This week, the 2010 Financial Cryptography conference is being held in Tenerife. The
papers to be presented are likely of interest to the Finextra audience. Unfortunately, most are not available online, but searching for the title might show up a copy on the authors' home page.
My paper at FC'10 is on the security of Verified by Visa and MasterCard SecureCode (i.e. the 3-D secure protocol). My co-author, Ross Anderson, wrote:
"Online transactions with credit cards or debit cards are increasingly verified using the 3D Secure system, which is branded as “Verified by VISA” and “MasterCard SecureCode”. This is now the most widely-used single sign-on scheme ever, with over 200 million
cardholders registered. It’s getting hard to shop online without being forced to use it.
In a paper I’m presenting today at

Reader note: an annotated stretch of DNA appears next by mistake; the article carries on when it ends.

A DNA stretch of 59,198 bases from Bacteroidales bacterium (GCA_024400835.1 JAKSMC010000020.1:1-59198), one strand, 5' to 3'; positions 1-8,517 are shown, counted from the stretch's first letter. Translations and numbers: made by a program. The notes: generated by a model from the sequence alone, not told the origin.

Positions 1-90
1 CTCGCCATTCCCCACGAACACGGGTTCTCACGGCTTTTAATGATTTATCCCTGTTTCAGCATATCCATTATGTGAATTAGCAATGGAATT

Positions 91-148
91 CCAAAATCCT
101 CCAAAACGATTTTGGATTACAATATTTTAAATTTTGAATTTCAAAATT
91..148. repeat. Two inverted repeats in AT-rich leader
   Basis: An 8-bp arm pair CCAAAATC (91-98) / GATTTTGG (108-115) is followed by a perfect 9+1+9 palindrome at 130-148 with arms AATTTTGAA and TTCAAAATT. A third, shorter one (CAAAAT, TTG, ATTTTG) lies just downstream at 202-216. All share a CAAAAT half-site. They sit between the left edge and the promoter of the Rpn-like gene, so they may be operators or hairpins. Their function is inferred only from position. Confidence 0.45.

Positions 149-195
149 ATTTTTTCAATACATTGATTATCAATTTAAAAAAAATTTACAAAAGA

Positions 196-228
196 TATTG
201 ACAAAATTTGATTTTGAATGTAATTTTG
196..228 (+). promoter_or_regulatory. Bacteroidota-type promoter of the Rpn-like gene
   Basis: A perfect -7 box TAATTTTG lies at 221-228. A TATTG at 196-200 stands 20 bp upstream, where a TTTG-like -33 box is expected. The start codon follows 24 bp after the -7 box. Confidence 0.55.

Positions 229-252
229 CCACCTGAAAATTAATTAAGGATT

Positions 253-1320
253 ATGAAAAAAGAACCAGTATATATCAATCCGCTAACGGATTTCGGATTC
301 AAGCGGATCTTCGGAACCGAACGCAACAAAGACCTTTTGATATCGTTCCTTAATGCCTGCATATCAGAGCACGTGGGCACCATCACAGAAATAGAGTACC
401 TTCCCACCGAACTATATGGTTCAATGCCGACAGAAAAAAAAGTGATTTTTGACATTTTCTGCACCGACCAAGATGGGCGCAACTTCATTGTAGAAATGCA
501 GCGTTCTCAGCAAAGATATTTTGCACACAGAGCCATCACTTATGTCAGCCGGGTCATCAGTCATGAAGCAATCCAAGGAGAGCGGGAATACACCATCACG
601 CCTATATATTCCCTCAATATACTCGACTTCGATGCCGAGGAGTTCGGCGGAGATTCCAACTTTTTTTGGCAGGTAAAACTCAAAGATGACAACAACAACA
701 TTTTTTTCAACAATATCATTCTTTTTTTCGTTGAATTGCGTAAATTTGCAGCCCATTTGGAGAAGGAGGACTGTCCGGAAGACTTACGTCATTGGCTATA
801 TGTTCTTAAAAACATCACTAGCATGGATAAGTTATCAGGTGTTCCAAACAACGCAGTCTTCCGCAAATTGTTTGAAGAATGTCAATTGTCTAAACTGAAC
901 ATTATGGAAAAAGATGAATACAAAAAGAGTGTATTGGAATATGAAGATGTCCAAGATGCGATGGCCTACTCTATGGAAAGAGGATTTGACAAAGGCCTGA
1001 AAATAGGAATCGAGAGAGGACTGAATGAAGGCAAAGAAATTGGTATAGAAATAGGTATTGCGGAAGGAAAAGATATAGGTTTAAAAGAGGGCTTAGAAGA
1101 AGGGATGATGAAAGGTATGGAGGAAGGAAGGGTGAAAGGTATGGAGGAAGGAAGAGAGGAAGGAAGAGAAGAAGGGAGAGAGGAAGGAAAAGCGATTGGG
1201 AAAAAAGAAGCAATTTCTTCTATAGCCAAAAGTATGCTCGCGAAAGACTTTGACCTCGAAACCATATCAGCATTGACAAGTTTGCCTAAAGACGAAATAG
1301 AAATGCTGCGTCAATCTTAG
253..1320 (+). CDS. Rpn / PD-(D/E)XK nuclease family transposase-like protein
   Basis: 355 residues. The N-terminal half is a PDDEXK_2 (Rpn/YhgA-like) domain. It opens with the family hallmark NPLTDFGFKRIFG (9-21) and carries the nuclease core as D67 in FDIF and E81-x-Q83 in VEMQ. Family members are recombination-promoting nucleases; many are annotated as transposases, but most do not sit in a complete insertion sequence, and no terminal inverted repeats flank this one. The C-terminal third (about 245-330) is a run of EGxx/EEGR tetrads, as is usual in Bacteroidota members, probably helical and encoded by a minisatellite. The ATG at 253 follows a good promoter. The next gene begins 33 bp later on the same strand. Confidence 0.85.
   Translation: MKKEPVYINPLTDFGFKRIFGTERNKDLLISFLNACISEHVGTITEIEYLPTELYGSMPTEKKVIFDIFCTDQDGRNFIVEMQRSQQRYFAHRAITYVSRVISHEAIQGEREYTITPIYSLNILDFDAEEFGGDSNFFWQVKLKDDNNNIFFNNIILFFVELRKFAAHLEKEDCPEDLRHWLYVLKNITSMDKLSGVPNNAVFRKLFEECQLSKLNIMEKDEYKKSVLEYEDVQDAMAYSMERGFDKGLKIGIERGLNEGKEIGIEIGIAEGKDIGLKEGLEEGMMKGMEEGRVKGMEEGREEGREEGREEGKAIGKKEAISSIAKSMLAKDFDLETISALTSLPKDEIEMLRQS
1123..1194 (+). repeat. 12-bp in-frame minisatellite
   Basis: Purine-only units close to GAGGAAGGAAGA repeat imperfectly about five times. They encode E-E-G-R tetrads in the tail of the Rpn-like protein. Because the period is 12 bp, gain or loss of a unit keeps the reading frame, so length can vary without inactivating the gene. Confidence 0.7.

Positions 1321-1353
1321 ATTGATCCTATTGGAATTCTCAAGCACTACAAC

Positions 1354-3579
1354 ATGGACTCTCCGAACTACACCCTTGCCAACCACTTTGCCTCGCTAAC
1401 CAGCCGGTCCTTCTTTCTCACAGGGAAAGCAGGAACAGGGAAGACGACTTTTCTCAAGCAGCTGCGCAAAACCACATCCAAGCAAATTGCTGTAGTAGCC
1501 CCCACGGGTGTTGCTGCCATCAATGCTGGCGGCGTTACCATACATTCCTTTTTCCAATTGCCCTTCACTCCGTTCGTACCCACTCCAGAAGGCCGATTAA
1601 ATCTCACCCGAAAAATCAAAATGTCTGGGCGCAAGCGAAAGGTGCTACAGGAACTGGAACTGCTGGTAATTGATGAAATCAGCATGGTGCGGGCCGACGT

Financial Cryptography, Steven Murdoch and I analyse 3D Secure. From the engineering point of view, it does just about everything wrong, and it’s becoming a fat target for phishing. So why did it succeed in the
Quite simply, it has strong incentives for adoption. Merchants who use it push liability for fraud back to banks, who in turn push it on to cardholders. Properly designed single sign-on systems, like OpenID and InfoCard, can’t offer anything like this. So
this is yet another case where security economics trumps security engineering, but in a predatory way that leaves cardholders less secure. We conclude with a suggestion on what bank regulators might do to fix the problem"
Further comments about this paper can be found on
Light Blue Touchpaper. Frank Stajano has also
blogged about his paper, on using multiple channels to resist relay attacks.